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User environment - Administration

For some reason, it's extremely hard to find all the documentation you need to easily set up wuftpd to allow FTP to semi-secure areas of a Unix filesystem. It's relatively simple to setup anonymous FTP, where the user has little or no access. But there are many occasions where you might want to allow users to have access to, for instance, Web site directories without allowing them to get into higher levels.

  1. Setting Up wuftpd for Non-Anonymous Accounts
  2. User environment
  3. The /etc/ftpaccess file
By: Glenn Fleishman
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April 06, 1999

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Setup a chroot user environment for each location
This is a bit trickier. What you're essentially doing is creating a skeleton root filesystem with enough of the pieces necessary (libraries, password files, etc.) to allow Unix to do a chroot when the user logs in.

I find this process very weird, in some ways, as you have to create a number of odd files. First create all the directories. For the purposes of this example, let's assume your true root is "/usr/www". So first, cd to /usr/www. Then

$ mkdir bin $ mkdir dev $ mkdir etc $ mkdir usr $ mkdir usr/lib

Chmod them all to 0555:

$ chmod 0555 {bin,dev,etc,usr,usr/lib}

Next, you have to populate each of these areas. Copy /bin/ls and /bin/more to /usrw/ww/bin. chmod their permissions to 111. (You don't want users to be able to modify the binaries.)

Cd to dev. You'll need to create a zero file so that Unix can make zeroes. Don't ask me - read the man page. A simple command creates it:

$ mknod -m 666 zero c 1 5 $ chown root.mem zero

Next, figure out what libraries you need to copy to make ls and more work. You can do this by entering ldd ls and ldd more. Whatever libraries they use, copy them to /usr/www/usr/lib.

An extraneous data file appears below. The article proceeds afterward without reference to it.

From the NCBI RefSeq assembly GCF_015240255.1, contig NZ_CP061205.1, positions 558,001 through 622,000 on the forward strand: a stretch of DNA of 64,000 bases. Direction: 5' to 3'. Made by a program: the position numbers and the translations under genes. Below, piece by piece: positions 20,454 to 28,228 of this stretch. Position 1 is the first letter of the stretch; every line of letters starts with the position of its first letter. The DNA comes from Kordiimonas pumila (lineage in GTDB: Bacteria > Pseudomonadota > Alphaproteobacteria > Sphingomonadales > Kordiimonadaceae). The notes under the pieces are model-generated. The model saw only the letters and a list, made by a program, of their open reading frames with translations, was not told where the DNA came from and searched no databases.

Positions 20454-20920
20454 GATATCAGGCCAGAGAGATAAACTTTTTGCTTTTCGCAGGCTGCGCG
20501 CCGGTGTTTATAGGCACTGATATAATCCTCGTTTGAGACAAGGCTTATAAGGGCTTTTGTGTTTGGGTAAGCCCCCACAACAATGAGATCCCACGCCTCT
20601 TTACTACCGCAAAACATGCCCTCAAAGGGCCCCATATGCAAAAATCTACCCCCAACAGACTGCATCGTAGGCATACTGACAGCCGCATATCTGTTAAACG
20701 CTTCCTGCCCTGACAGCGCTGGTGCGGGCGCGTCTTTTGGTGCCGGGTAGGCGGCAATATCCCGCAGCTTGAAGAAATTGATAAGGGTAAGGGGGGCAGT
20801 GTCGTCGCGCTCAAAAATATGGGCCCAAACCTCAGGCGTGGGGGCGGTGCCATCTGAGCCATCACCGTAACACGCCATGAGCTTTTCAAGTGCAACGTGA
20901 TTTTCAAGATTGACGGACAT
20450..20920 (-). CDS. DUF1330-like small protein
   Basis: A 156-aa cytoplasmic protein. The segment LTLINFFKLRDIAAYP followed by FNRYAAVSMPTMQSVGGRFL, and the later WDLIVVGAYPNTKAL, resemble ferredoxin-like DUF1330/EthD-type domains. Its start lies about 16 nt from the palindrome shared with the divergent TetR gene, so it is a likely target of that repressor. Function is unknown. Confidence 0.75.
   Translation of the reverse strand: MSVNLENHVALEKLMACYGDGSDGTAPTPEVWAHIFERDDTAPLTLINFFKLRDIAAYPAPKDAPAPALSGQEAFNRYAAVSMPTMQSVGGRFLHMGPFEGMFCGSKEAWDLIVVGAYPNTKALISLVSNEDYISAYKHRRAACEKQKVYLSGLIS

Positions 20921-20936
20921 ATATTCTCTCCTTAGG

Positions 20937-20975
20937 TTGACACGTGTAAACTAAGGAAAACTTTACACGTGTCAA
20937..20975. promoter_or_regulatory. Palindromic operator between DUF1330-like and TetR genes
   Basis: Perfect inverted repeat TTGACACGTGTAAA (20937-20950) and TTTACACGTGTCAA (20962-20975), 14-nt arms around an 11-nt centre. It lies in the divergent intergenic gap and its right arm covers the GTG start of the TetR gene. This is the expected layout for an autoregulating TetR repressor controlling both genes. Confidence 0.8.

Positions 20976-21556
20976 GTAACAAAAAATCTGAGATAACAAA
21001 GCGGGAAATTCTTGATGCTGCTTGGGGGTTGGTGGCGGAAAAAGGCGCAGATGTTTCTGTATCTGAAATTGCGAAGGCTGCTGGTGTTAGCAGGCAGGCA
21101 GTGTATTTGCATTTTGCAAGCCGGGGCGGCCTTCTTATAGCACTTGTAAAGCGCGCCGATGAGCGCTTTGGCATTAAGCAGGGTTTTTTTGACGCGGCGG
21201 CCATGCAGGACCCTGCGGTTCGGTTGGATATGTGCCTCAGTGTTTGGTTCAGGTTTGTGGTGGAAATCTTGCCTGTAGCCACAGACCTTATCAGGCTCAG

Finally, create the group and passwd files in etc. This should not be the same as your true ones. The passwd file in the chroot environment should have entries like:

root:*:0:0:Root:/:/bin/noshell frogstar:*:5035:2010::/frogstar/:/bin/noshell

You shouldn't include passwords - just use a * to prevent a password from being used. Users will be able to read this file, but it's really meaningless. It's just needed by the ftp daemon. The group file should correspond to your normal group file.


If you use the same UID and GID (user and group ids), then ls will correctly display ownership. You want to create groups, even with a single member, to use the guestgroup directive in the ftpaccess file described below.

You should now be set to allow users to FTP into this environment. If you want to create totally protected environments, you need to go down a level for each Web directory and create all of these files - there may be an easier way, but I don't know of it.

>>> More Site Administration Articles          >>> More By Glenn Fleishman

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